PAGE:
c. plagues

         d. advances in medicine

8.     The actual demographic transition is represented by which two of the four stages of the demographic transition model.

         a. 1 and 4

         b. 2 and 3

         c. 3 and 4

         d. 2 and 4

9.     It is thought by some that perhaps today's developing countries will        of the demographic transition model.

         a. not go through all four stages

         b. have to go through all four stages

         c. not follow any stages

         d. only go through stages two and three

 10.    As a tool for development, the demographic transition model is most useful in one place.

         a. United States

         b. Europe

         c. Japan

         d. Canada


1.      Because of the world's falling population growth rate, there is no longer fear of a population explosion. (TF)

2.      Population growth rates are rising in the Muslim countries of North Africa and Southwest Asia. (TF)

3.      Not all of the countries with low birth rates are wealthy. (TF)

4.      Thomas Malthus thought the world's population growth would be slowed by disease. (TF)

5.      By 2030, people in Germany over age 65 will account for close to half the adult population. (TF)

6.      Population geography is the spatial component of demography. (TF)

7.      Japan’s population is projected to begin expanding rapidly in 2007. (TF)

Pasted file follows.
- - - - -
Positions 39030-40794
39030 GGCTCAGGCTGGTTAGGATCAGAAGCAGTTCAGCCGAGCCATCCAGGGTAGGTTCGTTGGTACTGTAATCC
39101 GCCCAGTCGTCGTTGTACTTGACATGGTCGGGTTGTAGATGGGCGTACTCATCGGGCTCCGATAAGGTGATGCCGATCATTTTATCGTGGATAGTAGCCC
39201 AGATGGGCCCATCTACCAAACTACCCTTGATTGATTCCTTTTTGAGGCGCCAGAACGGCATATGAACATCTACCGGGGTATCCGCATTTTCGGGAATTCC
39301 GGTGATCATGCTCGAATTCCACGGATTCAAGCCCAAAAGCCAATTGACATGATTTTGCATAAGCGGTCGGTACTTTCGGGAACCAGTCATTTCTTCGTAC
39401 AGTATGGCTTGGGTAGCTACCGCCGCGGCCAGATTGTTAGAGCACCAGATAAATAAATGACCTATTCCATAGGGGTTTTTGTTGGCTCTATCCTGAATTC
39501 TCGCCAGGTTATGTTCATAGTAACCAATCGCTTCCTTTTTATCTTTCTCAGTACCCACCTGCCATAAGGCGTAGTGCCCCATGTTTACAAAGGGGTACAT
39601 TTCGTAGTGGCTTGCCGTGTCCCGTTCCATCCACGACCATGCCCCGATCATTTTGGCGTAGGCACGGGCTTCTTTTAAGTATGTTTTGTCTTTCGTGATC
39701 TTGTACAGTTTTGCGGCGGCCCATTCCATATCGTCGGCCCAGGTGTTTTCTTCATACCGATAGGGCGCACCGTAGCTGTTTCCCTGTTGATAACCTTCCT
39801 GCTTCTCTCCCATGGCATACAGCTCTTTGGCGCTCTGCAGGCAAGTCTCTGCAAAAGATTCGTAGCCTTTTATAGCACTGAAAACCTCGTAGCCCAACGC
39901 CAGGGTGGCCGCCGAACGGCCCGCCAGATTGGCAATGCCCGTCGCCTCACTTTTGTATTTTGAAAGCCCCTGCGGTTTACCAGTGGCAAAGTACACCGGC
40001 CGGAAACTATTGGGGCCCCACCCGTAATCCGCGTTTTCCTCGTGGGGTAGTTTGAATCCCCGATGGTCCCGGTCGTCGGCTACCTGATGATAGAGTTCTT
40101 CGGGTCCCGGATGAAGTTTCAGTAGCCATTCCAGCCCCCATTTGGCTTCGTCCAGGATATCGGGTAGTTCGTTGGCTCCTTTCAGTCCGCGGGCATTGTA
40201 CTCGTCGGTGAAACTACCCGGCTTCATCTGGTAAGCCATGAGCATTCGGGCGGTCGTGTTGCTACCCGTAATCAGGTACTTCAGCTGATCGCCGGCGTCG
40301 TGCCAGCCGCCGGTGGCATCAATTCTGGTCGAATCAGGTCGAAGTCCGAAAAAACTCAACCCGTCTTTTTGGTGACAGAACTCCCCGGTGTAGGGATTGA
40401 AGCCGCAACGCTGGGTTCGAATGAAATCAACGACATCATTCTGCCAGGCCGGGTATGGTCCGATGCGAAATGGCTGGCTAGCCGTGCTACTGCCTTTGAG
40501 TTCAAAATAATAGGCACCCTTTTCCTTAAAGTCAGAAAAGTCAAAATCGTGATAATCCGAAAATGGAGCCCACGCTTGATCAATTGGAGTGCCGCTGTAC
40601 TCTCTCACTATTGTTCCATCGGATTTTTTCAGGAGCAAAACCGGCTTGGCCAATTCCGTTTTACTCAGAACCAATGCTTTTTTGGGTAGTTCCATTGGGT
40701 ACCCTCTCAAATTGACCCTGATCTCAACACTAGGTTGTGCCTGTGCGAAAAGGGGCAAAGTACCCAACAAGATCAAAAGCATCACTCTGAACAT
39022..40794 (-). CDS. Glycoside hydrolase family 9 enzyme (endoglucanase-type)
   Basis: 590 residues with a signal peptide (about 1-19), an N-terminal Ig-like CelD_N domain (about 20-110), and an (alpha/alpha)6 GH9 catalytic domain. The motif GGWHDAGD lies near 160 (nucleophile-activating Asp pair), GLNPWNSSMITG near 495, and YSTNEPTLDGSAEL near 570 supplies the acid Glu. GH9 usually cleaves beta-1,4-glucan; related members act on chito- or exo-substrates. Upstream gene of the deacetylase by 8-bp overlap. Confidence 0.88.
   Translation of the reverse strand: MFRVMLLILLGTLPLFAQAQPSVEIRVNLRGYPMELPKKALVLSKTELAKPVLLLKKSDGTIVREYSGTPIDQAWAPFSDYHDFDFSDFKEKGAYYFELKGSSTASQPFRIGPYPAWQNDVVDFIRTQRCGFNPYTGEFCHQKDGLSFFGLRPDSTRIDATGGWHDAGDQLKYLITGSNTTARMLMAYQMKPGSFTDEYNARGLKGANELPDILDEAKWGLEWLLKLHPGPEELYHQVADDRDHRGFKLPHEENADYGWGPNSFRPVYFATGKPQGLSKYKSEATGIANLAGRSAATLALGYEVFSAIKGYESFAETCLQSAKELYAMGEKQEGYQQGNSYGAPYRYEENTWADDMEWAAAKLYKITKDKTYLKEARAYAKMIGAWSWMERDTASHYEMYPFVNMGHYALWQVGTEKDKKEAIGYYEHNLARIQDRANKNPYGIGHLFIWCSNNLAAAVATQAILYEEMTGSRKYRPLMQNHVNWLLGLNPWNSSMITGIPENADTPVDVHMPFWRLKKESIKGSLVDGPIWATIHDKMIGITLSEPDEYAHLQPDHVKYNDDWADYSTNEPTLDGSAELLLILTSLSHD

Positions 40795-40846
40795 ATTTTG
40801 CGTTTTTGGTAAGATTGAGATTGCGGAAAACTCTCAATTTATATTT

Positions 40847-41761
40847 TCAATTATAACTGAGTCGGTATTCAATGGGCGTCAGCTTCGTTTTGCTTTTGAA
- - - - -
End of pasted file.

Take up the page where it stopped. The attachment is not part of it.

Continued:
8.      Crude death rates decline more rapidly than birth rates. (TF)

9.      In Between 1348 and 1350, almost half the population of England died from bubonic plague. (TF)

10.     Most countries in the world are at the same stage of the demographic transition model. (TF)


1.             Look at text Figure 5-1. Note where the high population growth rate countries are. Do you see a pattern?

2.      Even though the world's overall population growth rate has slowed, why is there still concern about another population explosion? Explain exponential growth and why the base population is so important worldwide and by country. Use text Figure 5-2 to help you. What kinds of problems can you foresee for those countries that have a high rate of growth today?

3.      Study text Figures 5-4 and 5-5. Explain what you can learn by looking at these age-sex pyramids.

4.      Study the section under the heading Demographic Cycles. Write down all the terms and their definitions in this section.

5.      After studying the demographic cycle, do you understand why the four stages might not apply to today's developing countries? How did European colonization affect these countries?

Subject X2: 

Chapter 06 - Where and Why People Move


Humans have always been mobile. Throughout history humans have sought new frontiers and the search still continues today. For more than 90 percent of human history there were hunter-gatherers, a practice that required frequent relocation. Such movement is called migration and while the reasons for such movement are different today, human mobility has actually increased in modern times.